Webucator Announces New Student STEM Program (Webucator)
Today, more than ever before, organizations and companies around the globe are seeking intelligent and highly competent technology professionals. Technology is, and will continue to be, a driving factor in the success of our business and our economy. So what are we doing about it? As a national training company, Webucator will provide free technology training to high school students. We have developed a wide selection of self-paced technology courses, including courses on web development (HTML, CSS, JavaScript, etc.), Microsoft Office, and more, which we sell to companies and organizations. Effective immediately we are giving these courses away to US high school students.
Higher Education
Growing Virginia Western program gets $800,000 grant (WDBJ)
Virginia Western Community College is celebrating what it's calling a big deal for the school and the Roanoke Valley. The school's Mechatronics program won a nearly 800-thousand dollar grant from the National Science Foundation. Money from the grant is aimed at bettering the school's program and connecting students to employers. Right now, employers say there is a skills gap between the technologyjobs of the future and their ability to fill them. Part of the grant is a mentorship program, where engineering students learn from retirees in the same jobs.

UI center looks to start high school STEM academy (Iowa City Press-Citizen)
The University of Iowa may soon be home to a new academy serving high school students who excel in math and science. The academy would serve as an expansion of the Belin-Blank Center, which educates gifted, primary and secondary-aged students from Iowa and throughout the world, by offering an intensive two-year program focused on STEM aimed at high school juniors and seniors. Although participating students would follow programs designed specifically for academy students, completed coursework would generate college credit as undergraduate students.
Maker Movement
How to Turn Your School Into a Maker Haven (KQED Mind/Shift)
One f the best ways for frustrated parents, students and teachers to convince school leaders that it’s time for a reboot is with amazing student work. An unconventional learning community of “makers” — people who like to figure out and fix problems with their hands — stands ready to demonstrate a hands-on learning style in which students engage problems that matter to them, taking agency and displaying creativity along the way. The Maker Movement is slowly infiltrating schools across the country with the help of dedicated educators and inspirational students proving with their creations that they can do incredible things when given a chance.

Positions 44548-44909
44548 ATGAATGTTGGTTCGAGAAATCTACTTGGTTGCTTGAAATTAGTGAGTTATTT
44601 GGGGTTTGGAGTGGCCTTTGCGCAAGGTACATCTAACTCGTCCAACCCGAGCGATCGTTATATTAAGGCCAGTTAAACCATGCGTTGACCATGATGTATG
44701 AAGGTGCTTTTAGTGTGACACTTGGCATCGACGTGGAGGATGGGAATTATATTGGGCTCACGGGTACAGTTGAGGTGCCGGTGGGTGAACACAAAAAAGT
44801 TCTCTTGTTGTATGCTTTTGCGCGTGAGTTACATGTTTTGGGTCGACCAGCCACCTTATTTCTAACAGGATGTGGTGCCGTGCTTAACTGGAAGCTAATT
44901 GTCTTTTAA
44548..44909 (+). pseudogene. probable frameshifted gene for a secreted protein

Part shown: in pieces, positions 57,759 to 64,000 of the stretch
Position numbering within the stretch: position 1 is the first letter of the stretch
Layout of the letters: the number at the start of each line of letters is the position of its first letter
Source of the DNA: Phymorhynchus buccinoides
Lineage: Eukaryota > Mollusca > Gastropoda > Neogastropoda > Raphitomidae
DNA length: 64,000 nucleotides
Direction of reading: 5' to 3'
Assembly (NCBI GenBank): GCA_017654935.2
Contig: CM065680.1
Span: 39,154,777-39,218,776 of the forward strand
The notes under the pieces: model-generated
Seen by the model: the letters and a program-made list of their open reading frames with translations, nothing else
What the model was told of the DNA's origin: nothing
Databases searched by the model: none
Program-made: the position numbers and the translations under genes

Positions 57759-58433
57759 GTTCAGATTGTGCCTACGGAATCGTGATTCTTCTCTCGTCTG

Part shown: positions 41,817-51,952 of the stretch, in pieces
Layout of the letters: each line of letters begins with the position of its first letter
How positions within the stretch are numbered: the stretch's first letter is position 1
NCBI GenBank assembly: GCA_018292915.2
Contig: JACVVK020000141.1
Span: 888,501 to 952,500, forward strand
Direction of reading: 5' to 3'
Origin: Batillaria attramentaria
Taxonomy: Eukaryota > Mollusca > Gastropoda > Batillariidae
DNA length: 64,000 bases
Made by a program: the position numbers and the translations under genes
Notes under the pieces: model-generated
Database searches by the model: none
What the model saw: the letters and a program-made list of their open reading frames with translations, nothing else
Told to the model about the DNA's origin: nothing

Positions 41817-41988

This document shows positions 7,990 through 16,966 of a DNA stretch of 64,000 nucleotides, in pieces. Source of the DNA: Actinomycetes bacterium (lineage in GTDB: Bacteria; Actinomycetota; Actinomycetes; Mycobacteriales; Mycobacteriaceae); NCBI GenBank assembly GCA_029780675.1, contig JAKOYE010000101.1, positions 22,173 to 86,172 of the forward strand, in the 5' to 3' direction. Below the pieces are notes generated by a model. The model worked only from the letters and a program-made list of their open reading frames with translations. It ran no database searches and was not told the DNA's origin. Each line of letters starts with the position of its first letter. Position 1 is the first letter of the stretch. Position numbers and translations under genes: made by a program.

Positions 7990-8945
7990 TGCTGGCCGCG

8 hottest jobs in the oil and gas industry (Denver Business Journal)
The nation’s oil and gas industry is booming, in Colorado and elsewhere, making experienced professionals with engineering degrees precious commodities, according to Rigzone, a Houston-based online information service for the industry. Rigzone asked nearly 200 hiring managers in the oil and gas industry to list the positions that were most difficult to fill. Not surprisingly, engineers dominated the list — but the managers also said they’re looking for mechanics, accounting and finance people and sales and marketing professionals.
UNG grant to improve local science education (Gainesville Times)
Area schools will benefit from a new $138,483 grant received Friday by the University of North Georgia. The state Department of Education grant will allow UNG to partner with Hall County Schools, Lumpkin County Schools, the Dahlonega-Lumpkin Chamber of Commerce and the Greater Hall Chamber of Commerce to strengthen science teachers’ knowledge and skills, according to a release from the university. The federal Mathematics and Science Partnership program, which awarded the grant, will fund the grant this year and could fund it next year, depending on availability of funds.
Ohio bill drops one attack on science education, picks up another (ars technica)